In this culturally diverse idiom called jazz, I’m blessed with the opportunity to become acquainted with new music by a fascinating young pianist/composer named Alon Nechushtan. Prior to his sophomore effort “Words Beyond” this New England Conservatory grad like many of his peers landed feet first in the “Big Apple” with hopes of developing and strengthening his skill and voice by playing with a variety of top-shelve musicians after moving to New York in 2003.
With nine originals available, it was evident Alon needed to call upon two supreme players who have the agility, sensitivity and the unique synergy needed to record and complete “Words Beyond.” Therefore, he summon drummer Dan Weiss and Francois Moutin to shape the tones, define the structure and melodies of this wonder banquet of intriguing pieces. Alon appears to approach his compositional voicing’s based upon the blueprint and elements of traditional jazz. With the opener “Muppet Shock,” this gifted player/composer eloquently sets the atmosphere and foundation for “Words Beyond.”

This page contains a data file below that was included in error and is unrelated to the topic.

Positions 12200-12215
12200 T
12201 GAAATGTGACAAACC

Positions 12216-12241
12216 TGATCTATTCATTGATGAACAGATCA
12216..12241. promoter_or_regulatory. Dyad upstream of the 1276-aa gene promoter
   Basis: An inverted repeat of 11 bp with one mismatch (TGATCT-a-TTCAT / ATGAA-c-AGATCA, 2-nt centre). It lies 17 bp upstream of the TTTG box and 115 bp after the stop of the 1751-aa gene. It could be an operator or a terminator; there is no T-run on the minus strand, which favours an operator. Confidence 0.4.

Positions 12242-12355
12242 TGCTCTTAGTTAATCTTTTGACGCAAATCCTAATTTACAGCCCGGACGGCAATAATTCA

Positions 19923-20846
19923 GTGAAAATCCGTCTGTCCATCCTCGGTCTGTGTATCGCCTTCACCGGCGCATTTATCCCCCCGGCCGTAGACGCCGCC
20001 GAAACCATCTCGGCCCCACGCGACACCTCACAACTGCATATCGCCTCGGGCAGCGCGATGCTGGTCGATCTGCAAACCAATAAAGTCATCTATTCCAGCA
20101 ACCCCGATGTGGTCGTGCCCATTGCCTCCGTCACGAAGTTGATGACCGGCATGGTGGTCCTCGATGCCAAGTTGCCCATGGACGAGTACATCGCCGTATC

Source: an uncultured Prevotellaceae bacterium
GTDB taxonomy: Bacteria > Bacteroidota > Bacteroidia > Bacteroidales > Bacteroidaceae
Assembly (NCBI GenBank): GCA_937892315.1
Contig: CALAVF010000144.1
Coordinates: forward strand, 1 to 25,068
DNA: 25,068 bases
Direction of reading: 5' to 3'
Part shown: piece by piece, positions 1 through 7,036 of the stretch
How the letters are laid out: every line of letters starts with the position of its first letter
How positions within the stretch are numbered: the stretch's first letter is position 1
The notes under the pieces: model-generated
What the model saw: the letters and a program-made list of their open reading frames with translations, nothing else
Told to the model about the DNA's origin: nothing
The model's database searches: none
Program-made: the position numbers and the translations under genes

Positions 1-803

The next two selections “Different Kind of Morning and Spinning The Clouds,” lyrically widens his buoyant canvas of sounds by encompassing varied textures of classical music which of course is sustained through the cavity of his vast, rich and heavy jazz influenced soundscape. In essence, this among many things gives Alon a vantage point in the art of writing creative, challenging and attractive music.
Perhaps, like many of you as connoisseurs of jazz I love to embellish the complexities that usually accompany the sonically enigmatic intricacies found in jazz. On his debut, as on most trio recordings you’ll discover the familiar tonality explored yet unrushed storylines prevail through this distinguish effort composed by Alon Nechushtan. Moreover, there are several notable pieces like the communing nuances of “Dr. Master Plan and Secret Short/Short Secret” reflect the intrinsic symmetry and diversity hoped for in compositions.
Remember the name, the consummate Alon Nechushtan and friend’s close out the session with their audibly pervasive interplay on “The Traveler.” Compositionally, this gem was underscored and epitomizes the inimitable dialogue between these virtuous voices as they masterfully breathe life into this piece and other songs composed and arranged by the talented pianist Alon Nechushtan titled “Words Beyond.” –Reviewed by Rob Young